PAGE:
While many companies reward consumer loyalty, in a host of consumer industries—from banking to broadband to insurance—customers who don’t regularly switch to new accounts, tariffs, options or policies end up worse off. Regulators argue that switching is the answer to improving competition, but there is a growing backlash against a system which rewards a few, motivated customers. This can be seen as a market failure similar to the ‘free-rider problem’ in economics.
In essence, the cheaper deals available to some are paid for by the majority of loyal customers who are penalized for not being willing or able to switch. When we consider that shoppers loyal to a big brand supermarket, coffee shop, restaurant, clothing outlet or even fast food chain often receive special offers, perks or discounts, the essential service markets seem to be missing a trick.
With this, according to research by Forrester, new customers can cost five times more to convert than existing customers… and isn’t competing on price just a race to the bottom, anyway? It simply means companies with little customer loyalty are forced into a game of deeper and deeper discounts to attract new customers into their pool.
And when the pool runs dry, the debt collectors dive in.
In fact, according to Citizens Advice (which provides free, confidential and independent advice across 316 charities in the UK) consumers in Great Britain potentially face an average “loyalty penalty” of up to £987 a year across essential service industries, like energy and financial services.
As discussed in the first post of the series, regarding, brand-flirting and consumer temptation, ignoring the shopper is a dangerous move. The modern, empowered customer, enabled by disruptive technologies, has sent brands scattering to find new strategies and business models to tighten consumer value and extend loyalty.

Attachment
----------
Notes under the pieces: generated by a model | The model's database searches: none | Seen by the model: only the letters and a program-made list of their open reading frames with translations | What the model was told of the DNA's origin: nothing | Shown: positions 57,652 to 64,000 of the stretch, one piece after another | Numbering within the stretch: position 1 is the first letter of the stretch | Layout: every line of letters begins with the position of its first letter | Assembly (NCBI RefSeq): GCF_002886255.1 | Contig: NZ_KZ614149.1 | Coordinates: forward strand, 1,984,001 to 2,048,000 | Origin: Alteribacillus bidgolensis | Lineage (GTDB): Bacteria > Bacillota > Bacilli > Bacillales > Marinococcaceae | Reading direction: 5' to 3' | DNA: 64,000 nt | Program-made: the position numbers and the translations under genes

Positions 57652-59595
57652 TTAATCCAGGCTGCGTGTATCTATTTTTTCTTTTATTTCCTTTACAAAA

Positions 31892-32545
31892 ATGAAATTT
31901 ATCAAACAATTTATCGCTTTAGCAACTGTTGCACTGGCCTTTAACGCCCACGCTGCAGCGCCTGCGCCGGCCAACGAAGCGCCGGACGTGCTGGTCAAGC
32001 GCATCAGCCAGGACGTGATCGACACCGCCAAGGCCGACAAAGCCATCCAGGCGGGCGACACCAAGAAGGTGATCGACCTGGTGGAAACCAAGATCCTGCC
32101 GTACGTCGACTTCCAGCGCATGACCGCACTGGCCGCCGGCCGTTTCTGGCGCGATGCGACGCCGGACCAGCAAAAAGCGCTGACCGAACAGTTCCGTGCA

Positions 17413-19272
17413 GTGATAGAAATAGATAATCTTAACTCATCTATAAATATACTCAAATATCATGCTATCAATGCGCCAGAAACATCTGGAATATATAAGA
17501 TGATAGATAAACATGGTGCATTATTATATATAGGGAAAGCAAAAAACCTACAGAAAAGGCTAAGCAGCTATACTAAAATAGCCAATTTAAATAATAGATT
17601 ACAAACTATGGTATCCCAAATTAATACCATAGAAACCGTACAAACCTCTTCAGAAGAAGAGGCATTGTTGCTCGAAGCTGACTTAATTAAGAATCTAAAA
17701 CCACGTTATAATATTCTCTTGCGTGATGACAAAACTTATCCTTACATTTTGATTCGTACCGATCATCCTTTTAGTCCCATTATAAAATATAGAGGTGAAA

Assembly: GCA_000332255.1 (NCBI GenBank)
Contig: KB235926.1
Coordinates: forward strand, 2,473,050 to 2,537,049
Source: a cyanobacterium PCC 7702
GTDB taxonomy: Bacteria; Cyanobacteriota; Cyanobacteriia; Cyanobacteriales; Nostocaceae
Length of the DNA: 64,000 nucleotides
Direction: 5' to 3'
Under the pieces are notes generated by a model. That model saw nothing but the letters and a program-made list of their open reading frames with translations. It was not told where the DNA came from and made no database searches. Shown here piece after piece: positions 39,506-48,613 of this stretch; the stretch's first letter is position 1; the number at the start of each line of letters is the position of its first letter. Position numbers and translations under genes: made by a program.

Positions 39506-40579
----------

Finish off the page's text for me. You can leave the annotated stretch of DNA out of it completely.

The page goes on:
Consumers hold the winning hand, and they’ve been able to cash in the value chain to their benefit, with demands and expectations far exceeding any other point in history. Digitalization is the catalyst for new levels of evaluation, discovery, purchase, and use of products and services. And consumers are now innovators, marketers, and even employees—with turbocharged expectations and ever-increasing control.
Meanwhile, disruptive technologies (like robotics,, and artificial intelligence) are breaking the norm across business performance, enabling companies to offer once-impossible services, such as 24-hour warehousing and futuristic drone delivery services.
Together, these tech forces have sparked an explosion of customer-centric start-ups, whose new business models, such as on-demand, subscription, and sharing, are redefining the nature of consumption and consumer loyalty through positive and encouraging solutions.
Thriving in this new environment will require companies to take strategic decisions based upon business and operating models. To create value they will also need to outline and target customers and markets, products and services, revenue models, and channels, in a new way.
Virtually no function within consumer industries will remain untouched as the empowered customer continues to transform the nature of brand loyalty. Employees and leaders alike will need to operate very differently through the integration of roles, processes, and technology. It will take ever increasing effort to maintain and grow the customer base.